ArtsATL > Music > Preview: Emory’s Richard Prior reached deep inside for ASO world premiere this weekend

Preview: Emory’s Richard Prior reached deep inside for ASO world premiere this weekend

Richard Prior

This Thursday, Friday and Saturday, the Atlanta Symphony Orchestra and Music Director Robert Spano will present the world-premiere performances of “… of shadow and light … (incantations for orchestra),” by Atlanta-based composer Richard Prior and commissioned by the ASO. Prior is director of orchestral studies at Emory University and music director of the Rome Symphony Orchestra.

ArtsATL recently met up with Prior on the Emory campus and talked with him about his new composition.

ArtsATL: Could you give us some insight into this new work for the ASO as it relates to who you are as a composer and your compositional style?

Richard Prior: It’s intentionally very lyrical, as is most of my style. I have a strong choral background, [so] there is always the belief that there should be some element of salient melody in there. But it’s also a journey. What I hope to have done is create a linear structure in which people are engaged from the beginning, and are taken through a number of shifting events and emotional platforms and states. At the end of the piece, you should really feel like you have traveled with that music.

ArtsATL: You’ve described two elements of personal style, but what motivates that style? What’s really at the heart of your compositional creativity?

Prior: I’m a great believer in the human experience. Personal relationships, with individuals or the human condition, are very important to me. I’m 47 now, and there’s been a lot of maturing of not just musical style but also my own experiences. I’m at the point where, inevitably, you have friends or family who pass on, and that has a massively shaping impact. It defines your own mortality and makes you constantly reappraise who you are, what you’re doing and what’s important. I’m just at a point where I’m getting a better grasp of those things. Life is definitely this patchwork of those experiences, moments of ecstatic joy and moments that really stop you in your tracks and make you think.

I am trying to embody that more and more in my music, actually, without the virtue of a text. I’ve written a fair amount of choral [and] choral-orchestral music. If you have text, the text shapes the music, everything from passing moments of word painting to the bigger architecture. It is easy to hide in the text or speak from somebody else’s text in music. When you don’t have the text, you’re left with just you. Do you pander to falling into an established language and gesture, or do you really try to seek your own path through it?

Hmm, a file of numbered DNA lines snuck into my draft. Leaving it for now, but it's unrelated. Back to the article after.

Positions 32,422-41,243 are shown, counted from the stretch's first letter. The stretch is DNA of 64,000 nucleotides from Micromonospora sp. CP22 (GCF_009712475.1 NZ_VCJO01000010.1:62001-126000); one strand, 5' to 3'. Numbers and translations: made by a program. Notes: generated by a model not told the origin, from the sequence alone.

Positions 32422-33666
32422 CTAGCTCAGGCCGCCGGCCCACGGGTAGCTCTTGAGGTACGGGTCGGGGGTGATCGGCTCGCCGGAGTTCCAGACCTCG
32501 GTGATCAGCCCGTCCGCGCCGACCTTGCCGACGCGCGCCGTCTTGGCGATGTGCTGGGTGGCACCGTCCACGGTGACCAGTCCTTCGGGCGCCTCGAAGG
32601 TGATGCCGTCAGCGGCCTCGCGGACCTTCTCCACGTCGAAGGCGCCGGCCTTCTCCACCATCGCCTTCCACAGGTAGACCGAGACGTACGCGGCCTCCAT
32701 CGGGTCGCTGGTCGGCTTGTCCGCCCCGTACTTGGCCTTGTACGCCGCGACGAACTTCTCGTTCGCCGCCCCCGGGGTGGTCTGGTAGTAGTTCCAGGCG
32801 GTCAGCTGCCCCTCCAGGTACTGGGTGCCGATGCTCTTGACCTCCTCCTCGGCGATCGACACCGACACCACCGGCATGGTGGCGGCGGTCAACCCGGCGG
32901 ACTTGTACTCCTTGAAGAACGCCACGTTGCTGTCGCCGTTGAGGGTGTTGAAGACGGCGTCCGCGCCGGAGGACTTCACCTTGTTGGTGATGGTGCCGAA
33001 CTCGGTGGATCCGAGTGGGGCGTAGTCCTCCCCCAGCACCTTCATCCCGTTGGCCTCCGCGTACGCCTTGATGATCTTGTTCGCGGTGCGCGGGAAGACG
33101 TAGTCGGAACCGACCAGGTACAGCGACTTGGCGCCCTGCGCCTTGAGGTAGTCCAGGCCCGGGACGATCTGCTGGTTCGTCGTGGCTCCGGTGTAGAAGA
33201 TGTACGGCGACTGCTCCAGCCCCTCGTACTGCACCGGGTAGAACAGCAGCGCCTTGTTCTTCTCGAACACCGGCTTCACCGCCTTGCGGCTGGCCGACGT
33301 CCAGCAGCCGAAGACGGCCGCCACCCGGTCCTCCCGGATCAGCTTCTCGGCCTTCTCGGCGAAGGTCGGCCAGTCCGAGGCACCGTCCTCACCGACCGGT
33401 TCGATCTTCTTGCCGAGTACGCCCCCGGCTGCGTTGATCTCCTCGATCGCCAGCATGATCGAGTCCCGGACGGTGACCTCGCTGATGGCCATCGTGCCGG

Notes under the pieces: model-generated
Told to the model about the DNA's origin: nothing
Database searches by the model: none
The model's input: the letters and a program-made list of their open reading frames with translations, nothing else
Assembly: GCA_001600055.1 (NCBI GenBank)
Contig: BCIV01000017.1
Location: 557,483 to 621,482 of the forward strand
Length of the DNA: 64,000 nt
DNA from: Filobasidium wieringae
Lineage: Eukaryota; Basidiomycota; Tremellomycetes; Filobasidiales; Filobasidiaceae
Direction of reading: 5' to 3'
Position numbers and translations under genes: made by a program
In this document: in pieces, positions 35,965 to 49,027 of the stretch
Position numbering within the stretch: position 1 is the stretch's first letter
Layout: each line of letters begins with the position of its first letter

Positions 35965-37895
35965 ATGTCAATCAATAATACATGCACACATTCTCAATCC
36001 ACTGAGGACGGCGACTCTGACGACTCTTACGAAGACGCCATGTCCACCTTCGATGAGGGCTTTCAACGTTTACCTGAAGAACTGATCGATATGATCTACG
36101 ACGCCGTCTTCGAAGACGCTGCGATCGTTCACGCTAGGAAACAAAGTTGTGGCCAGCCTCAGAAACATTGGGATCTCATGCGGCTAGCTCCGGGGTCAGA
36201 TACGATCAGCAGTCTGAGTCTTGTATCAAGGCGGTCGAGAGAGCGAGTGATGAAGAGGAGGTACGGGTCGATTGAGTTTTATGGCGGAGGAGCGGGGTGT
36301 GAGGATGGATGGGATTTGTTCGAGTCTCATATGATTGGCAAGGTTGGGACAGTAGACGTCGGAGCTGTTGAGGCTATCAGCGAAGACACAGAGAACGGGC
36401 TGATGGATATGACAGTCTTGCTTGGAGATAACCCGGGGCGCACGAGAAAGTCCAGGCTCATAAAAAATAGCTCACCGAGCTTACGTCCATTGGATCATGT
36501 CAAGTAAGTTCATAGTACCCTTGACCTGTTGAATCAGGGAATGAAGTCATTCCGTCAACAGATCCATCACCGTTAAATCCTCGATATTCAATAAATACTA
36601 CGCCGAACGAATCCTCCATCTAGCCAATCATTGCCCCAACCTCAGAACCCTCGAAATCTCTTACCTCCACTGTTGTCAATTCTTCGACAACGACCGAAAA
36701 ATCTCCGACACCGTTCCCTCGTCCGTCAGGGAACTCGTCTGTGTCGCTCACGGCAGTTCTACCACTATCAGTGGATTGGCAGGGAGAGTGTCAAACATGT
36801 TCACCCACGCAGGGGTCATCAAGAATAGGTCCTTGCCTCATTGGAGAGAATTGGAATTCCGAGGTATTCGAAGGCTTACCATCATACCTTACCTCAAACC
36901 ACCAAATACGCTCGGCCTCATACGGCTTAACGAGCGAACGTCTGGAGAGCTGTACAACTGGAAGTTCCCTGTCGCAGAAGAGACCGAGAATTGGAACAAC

ArtsATL: You’ve mentioned elsewhere that your Symphony No. 3, written in 2011 and which led to this commission, was a creative turning point for you.

Prior: The Third Symphony was interesting to me in that it didn’t have a “program” and yet all of this music was pouring forth. What I’ve decided it was about is [that] I’m reconciling to reach probably deeper inside than I’ve ever reached before and was finding the core of what I’m about. Really the new piece [for] the ASO is an extension of that discovery. Even though they’re abstract in the sense that they don’t have words, they’re probably the deepest and most personal pieces I’ve written to date.

ArtsATL: What can you tell us about the first reading of “… of shadow and light …” that took place during the ASO’s first week of rehearsals?

Prior: [It] was the second day the orchestra had come together since the new shell [was installed]. They read through once; Robert made a couple of observations. They read through again after he had rehearsed a couple of [sections], then on to the next piece. For me sitting out in the audience, the vast majority of what I’d written sounded exactly how I imagined it would sound.

I’m grateful for Robert’s commitment to new music. I think that’s a very laudable pathway in this day and age. It’s really hard to strike a balance between keeping the classical canon alive and vital within a large city such as Atlanta, but at the same time, as they would say on WABE, “all music was new music at one time.” I think Robert’s done a really good job of keeping that in the public ear.

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